Ms. Blanchett's Blanche DuBois is certainly a lovely creature – sparkly-eyed, regally erect, monster-sexy – but thoroughly convincing as the insecure, childish, flirtatious, ungracefully aging southern belle who, having "lost" her family's country estate under mysterious circumstances, comes to live with her pregnant sister Stella (a superb Robin McLeavy) and her husband Stanley Kowalski (a seismic Joel Edgerton) in their humble New Orleans apartment.

Its two rooms separated only by a flimsy curtain, the apartment stands before us in its entirety. Ralph Myers' set, evocatively lit by Nick Schlieper in garish electric yellows and spooky Cajun blues, snugly suggests the Kowalskis' limited working-class horizons. At first startled by the humble surroundings, Blanche adapts handily, if passive-aggressively, and soon takes up with Stanley's friend, the highly moral Mitch (an excellent Tim Richards), who, charmed by Blanche's nighttime glamour, has a rude awakening in store when details of her past emerge.

Streetcar is a somewhat schizophrenic work. The first half plays as an expertly constructed ensemble piece. Unlike most of his zillions of imitators, Williams can do a prodigal-relation-arrives-to-shake-things-up plot without any sense of strain or cliche. His magical ability to fuse consummate craft with utter sincerity reached an apex in a handful of plays, Streetcar being one of them.

But the second half turns into Blanche's show, and while Blanche may be a faded flower, Ms. Blanchett is no shrinking violet, giving us a spectacular, galvanic Blanche. During scene changes, her silhouette can be made out prancing across the stage fully in character. Coming out with the cast for the five curtain calls the audience demanded last night, she looked like a sailing ship that's been dashed against the rocks a few times and is still bobbling upright only through some sort of miracle.

Mr. Edgerton as Stanley, another great Williams role, matches Blanche note for harsh note in their scenes together, trying his damnedest to take her down, using his magnetic masculinity as fervently as she wields her feminine charms. Equally strong is Ms. McLeavy as Stella, embodying sexiness and earth-motherhood in equal measure, holding down the emotional and moral center, often tearful but never weak. Despite no physical resemblance, the two actresses convince as sisters, long-separated but knowing each other all too well.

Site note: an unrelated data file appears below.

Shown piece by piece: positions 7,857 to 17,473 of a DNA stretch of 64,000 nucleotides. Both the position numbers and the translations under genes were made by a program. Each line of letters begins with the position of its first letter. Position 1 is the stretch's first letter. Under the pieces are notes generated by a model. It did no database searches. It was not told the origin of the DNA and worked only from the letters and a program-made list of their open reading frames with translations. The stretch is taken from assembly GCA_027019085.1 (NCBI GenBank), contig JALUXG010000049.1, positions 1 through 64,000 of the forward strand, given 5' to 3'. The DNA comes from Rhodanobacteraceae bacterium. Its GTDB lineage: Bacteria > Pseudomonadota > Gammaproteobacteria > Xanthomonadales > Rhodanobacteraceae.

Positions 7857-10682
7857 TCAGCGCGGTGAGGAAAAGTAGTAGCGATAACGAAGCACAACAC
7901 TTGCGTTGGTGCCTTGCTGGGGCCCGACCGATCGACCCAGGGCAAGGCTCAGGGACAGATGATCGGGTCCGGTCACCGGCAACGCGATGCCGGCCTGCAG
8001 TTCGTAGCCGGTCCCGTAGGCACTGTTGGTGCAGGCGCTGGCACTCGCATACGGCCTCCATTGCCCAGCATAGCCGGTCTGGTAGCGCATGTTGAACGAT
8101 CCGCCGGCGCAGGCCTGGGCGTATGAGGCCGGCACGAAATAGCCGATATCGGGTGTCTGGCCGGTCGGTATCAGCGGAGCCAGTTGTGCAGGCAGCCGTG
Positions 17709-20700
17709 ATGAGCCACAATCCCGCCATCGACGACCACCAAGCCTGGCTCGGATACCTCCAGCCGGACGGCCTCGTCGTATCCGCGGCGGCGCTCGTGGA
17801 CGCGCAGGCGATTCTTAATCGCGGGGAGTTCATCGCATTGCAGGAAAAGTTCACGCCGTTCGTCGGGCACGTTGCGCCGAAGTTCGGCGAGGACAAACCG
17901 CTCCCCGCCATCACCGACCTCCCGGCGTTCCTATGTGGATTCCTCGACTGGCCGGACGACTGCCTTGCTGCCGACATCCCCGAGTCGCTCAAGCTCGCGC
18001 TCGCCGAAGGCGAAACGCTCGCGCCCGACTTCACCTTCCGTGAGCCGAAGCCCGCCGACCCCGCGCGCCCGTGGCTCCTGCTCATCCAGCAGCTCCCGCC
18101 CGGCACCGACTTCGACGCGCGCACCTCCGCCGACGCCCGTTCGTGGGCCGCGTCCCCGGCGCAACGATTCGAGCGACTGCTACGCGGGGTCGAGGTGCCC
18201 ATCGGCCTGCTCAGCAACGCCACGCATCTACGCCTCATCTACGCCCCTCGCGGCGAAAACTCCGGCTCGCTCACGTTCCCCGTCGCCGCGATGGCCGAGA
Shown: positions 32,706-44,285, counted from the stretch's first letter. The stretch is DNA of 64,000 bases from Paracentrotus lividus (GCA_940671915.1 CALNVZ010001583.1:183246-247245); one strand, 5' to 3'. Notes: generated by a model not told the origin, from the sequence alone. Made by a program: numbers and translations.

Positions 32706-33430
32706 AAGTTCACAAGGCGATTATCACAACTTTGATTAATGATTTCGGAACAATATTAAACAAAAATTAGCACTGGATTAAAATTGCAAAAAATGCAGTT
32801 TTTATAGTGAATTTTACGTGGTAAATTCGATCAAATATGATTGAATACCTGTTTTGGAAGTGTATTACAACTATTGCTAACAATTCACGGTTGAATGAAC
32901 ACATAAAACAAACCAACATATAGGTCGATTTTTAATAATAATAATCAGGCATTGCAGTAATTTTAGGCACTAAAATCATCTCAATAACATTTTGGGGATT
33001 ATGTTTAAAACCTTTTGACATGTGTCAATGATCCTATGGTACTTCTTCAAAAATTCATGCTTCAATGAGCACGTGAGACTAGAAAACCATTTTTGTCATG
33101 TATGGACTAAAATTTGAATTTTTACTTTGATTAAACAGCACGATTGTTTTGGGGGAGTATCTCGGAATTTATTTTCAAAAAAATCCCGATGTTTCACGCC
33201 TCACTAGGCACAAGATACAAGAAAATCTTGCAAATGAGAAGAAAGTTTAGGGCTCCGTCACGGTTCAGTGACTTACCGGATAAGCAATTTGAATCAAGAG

Is Cate Blanchett's a Blanche for the ages? Hard to say, this soon, but it's powerful and memorable, and this triumphant production is a highlight of the season. From all the way on the other side of the world, the Sydney Theatre Company, run by Ms. Blanchett and her husband Andrew Upton, bravely brings this most American of plays back to America in its full faded glory. The New Orleans accents may be a touch touch-and-go, with lines occasionally hard to make out and Ms. Blanchett's southern drawl marked by a curious semi-lisp (not that these accents are much easier for American actors to master). But the three-plus hours of this nearly flawless production – helmed in inspired, fluid fashion by Liv Ullman (firmly established in a second career as a director) – dash by, leaving us both shaken and stirred.

A Streetcar Named Desire runs through Dec. 20 at BAM.

Met Opera Ticket Giveaway

Monday, November 30th, 2009

Through Blogcritics I’m conducting a ticket giveaway to see Humperdinck’s Hansel and Gretel at the Metropolitan Opera. Click here for info.

Theater Review: In the Next Room or the Vibrator Play by Sarah Ruhl

Monday, November 30th, 2009

To imagine a time before humans understood that there was a connection between sexual intercourse and pregnancy, you have to go back pretty far through the mists of time. The relationship between sexuality and the female orgasm, however, which seems just as obvious to us today, a mere century ago hadn't been made – at least not in uptight Victorian culture. Unhappy upper- and middle-class women, women who today would be simply described as dissatisfied with their lives and/or sexually frustrated, were "diagnosed" as "hysterics" and "treated" – sometimes with vibrations that led to a release, or "paroxysm" as it is so cutely called in Sarah Ruhl's engrossing but not thoroughly baked new play.

In the Next Room or the Vibrator Play takes us back to the late 18th-century home office of a fictionalized doctor-inventor (Michael Cerveris) who uses the new miracle of electricity to create vibrating machines capable of stimulating women – and the occasional man – to orgasm. The doctor's wife (Laura Benanti), a frustrated free spirit, craves romantic love, sensuality, and excitement but gets at most deference from her buttoned-up husband, who has more passion for science than for, well, passion. To make matters worse, poor Mrs. Givings can't provide adequate milk for their new baby and feels she's a bad mother, yet has little to distract her from her unhappy state except the taking of long walks in all kinds of weather.

Dr. Givings' new patient (the fabulous Maria Dizzia) and her gruff husband (Thomas Jay Ryan) arrive to put a little kick into the proceedings, and a race/class issue is raised with the possibility of hiring a black wet nurse (Quincy Tyler Bernstine). But stilted dialogue and caricatured personalities (especially the doctor's, his character being the least colorful) prevent Act I from registering as more than an amusing trifle powered by easy laughs derived from the various characters' excited reactions to the machine. It isn't that the script makes light of their ignorance; it's simply that it seems to be coasting on a cloud of the obvious.